Have fun while working, retiring, learning, studying,… Live in a tent in People’s Park Berkeley – has sand volleyball courts and smart rich teen girls in tight white shorts walking thru the park 24×7. Great Restaurants and weather. Study Islam across the street (Dwight Way) at the Baptist Seminary, a very nice set of immaculate ivy old brick buildings. Get a job with the FBI. Seems a little pricey to me — similar tuition as UCB engineering! Maybe just talk to the students and professors over lunch and enjoy the great weather and festive atmosphere.
Better yet, for those preoccupied with middle east Jews and Muslims study at http://nes.berkeley.edu Berkeley’s Near Eastern Studies Department, founded in 1894, is one of the oldest and most distinguished such departments in the country. The Department offers both general instruction and specialized training in Archaeology, Art History, Assyriology, Egyptology, Iranian Studies, Judaic and Islamic Studies, Comparative Semitics, Arabic, Hebrew, Persian, and Turkish. The Department offers a wide variety of courses to supplement such related fields as classics, linguistics, history, political science, comparative literature, anthropology, and art history. Near Eastern Studies is one of the leaders in the Digital Humanities movement on campus.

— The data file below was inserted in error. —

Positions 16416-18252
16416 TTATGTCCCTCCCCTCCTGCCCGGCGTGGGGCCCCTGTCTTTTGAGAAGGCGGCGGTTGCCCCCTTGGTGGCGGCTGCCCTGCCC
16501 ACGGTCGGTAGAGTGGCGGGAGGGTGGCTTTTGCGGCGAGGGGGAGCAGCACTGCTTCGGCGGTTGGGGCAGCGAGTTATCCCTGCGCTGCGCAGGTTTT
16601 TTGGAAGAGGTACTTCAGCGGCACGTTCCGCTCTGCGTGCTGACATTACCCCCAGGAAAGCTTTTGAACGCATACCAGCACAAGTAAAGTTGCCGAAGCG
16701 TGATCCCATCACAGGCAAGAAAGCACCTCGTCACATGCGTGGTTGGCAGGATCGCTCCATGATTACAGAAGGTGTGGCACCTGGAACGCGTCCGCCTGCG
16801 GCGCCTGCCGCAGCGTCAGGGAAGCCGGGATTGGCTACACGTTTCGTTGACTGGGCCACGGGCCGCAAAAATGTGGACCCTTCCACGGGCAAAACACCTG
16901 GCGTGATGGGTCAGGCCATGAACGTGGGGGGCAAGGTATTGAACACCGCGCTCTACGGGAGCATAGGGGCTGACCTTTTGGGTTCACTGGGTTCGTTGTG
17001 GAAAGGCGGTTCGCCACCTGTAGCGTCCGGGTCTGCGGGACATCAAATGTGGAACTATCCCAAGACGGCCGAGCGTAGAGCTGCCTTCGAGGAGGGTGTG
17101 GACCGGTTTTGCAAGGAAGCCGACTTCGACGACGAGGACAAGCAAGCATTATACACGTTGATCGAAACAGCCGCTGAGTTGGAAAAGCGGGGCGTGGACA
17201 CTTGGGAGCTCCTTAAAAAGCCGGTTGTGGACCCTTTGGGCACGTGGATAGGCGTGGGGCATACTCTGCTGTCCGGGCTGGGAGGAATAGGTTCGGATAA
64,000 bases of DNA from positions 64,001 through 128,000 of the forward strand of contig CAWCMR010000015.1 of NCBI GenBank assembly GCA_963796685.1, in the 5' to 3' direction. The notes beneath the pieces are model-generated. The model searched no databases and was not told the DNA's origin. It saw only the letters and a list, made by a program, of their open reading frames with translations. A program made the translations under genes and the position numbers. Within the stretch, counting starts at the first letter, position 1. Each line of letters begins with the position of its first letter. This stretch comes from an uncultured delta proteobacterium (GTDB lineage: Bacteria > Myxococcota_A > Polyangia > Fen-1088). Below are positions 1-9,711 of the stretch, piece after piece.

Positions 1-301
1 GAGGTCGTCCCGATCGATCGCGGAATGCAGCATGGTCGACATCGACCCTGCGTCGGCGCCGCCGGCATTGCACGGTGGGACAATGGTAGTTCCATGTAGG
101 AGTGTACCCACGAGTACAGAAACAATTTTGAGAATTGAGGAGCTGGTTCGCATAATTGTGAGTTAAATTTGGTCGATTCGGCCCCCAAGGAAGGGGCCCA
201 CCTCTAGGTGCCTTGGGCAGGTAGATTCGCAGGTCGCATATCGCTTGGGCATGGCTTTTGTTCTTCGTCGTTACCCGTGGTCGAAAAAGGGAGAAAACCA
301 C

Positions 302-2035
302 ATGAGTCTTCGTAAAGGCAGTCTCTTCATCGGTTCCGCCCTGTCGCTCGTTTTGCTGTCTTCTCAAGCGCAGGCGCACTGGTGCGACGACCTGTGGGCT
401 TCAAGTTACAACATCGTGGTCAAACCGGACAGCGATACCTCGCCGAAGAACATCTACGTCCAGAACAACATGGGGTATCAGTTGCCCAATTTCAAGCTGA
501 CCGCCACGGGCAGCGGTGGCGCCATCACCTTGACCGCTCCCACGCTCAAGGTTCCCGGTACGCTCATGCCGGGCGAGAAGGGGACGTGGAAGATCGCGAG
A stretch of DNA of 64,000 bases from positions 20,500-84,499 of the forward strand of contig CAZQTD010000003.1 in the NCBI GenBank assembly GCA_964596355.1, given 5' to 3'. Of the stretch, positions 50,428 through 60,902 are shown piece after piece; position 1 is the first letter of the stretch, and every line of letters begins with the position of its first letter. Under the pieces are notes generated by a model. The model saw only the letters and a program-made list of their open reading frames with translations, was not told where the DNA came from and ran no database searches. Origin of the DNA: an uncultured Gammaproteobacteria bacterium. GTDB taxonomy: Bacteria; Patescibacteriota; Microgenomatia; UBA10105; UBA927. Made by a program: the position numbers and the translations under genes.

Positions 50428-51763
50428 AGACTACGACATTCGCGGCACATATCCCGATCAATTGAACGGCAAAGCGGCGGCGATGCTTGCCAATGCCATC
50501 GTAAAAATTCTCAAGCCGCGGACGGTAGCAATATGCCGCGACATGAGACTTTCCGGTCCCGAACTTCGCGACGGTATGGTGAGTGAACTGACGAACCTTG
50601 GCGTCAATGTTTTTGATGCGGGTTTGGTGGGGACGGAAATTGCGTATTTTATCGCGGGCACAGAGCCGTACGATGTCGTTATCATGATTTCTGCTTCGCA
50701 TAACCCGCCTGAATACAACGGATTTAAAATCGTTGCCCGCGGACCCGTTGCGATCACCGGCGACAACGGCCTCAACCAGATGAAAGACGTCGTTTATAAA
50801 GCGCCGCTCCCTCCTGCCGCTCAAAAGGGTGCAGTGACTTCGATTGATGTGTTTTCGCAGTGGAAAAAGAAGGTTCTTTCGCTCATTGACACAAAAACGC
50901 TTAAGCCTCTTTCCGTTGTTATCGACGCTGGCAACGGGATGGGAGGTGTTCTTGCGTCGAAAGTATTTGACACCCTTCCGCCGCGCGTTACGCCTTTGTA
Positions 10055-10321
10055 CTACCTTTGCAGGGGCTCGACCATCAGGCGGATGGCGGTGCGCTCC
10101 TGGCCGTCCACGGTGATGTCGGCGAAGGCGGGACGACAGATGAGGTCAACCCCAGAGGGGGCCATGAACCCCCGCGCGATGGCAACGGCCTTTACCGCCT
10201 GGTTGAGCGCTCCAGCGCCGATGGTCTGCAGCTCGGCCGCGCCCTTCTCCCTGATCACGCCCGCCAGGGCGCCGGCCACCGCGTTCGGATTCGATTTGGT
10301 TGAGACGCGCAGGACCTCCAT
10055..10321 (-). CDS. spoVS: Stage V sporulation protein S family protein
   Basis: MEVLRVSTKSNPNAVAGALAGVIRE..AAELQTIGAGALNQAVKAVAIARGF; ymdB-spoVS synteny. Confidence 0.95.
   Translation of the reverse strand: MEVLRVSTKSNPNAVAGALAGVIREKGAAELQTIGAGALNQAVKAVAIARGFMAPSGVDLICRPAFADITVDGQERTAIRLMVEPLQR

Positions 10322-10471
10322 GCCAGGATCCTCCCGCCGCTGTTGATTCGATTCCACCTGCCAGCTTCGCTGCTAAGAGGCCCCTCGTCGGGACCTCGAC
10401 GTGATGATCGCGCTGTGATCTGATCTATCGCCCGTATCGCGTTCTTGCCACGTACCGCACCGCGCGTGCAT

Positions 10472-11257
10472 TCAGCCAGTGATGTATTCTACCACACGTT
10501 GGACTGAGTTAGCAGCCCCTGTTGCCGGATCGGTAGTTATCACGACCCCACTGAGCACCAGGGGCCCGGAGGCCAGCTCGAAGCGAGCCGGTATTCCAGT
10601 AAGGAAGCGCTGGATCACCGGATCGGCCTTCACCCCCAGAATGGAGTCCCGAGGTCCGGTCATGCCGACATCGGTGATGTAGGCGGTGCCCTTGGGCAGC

Zaytuna College is housed in Berkeley’s Baptist Seminary of the West on Dwight Way.
The college, which is charging annual fees of $11,000, has its genesis in the Zaytuna Institute, an Islamic seminary founded by Shaykh Hamza in Hayward in 1996.
Speaking about the motivation for launching the college, Dr Bazian: “The Muslim community in the United States is growing. As such, it is increasingly needing an institution of higher learning.”
The Bay Area has a significant Muslim community. Zaytuna College estimates 300,000 to 500,000 Muslims live in the region, and that there are more than 50 mosques and dozens of organizations that “reflect the greater Bay Area’s characteristics of tolerance and activism”.
On its website, Zaytuna describes Berkeley as “a center for American intellectual and spiritual life” and speaks of being able to take advantage of the area’s “long tradition of political and social justice activism”, as well as the city’s “abundant cultural attractions”.
the new college has already received wide media coverage. Reza Aslan suggested its launch could be “the next Muslim controversy”. California Magazine looks at how the arrival of the college signals an increased interest in Islamic studies generally.